Wednesday, January 30, 2013

We “the real economy” would appreciate this:

That some banks restructure their business into a much less risky operation so as to be able to attract shareholders that appreciate much less risk, like widows and orphans, pension funds and insurance companies and are therefore satisfied with lower returns. 

That could be done by banks by for instance voluntarily agree to hold 15 percent in capital against all of their assets, with none of that horrendous risk differentiation that so much distorts bank lending, by discriminating specially against those “risky” not so risky for banks, businesses and entrepreneurs that try to build an economic future on the margin of the real economy.

And the government, and the FDIC, should be very appreciative of such an evolution, and perhaps should consider giving special long term tax exemptions to any new capital raised for these too-strong-to-fail banks... and that by definition will have a lower return on equity.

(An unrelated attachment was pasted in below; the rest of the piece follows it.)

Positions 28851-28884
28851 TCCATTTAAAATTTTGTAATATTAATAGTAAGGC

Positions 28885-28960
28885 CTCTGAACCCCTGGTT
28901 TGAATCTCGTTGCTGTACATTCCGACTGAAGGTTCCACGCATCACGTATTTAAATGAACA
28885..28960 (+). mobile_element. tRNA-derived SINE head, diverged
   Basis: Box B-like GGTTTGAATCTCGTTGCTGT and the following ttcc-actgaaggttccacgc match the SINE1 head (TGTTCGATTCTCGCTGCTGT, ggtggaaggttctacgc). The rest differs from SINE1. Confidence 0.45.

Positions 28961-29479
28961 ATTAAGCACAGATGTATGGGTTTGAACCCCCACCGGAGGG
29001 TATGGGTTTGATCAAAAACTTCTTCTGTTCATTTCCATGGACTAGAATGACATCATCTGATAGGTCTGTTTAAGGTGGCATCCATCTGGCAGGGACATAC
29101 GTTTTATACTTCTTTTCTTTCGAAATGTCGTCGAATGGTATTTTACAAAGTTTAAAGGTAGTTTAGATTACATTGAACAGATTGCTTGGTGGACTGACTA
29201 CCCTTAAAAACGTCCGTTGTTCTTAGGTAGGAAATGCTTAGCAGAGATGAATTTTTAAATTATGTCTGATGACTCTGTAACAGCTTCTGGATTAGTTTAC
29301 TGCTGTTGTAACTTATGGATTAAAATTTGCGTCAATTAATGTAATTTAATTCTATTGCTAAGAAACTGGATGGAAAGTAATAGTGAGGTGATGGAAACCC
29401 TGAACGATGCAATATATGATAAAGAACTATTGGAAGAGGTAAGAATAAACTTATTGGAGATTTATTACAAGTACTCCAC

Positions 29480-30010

If $500bn of fresh bank capital was raised, with that 15 percent capital against all assets, that would leave room for $3 trillion of new bank credit. 

And we, “the real economy”, would certainly very much welcome the managers and the shareholders of the banks, taking a much smaller bite out of us.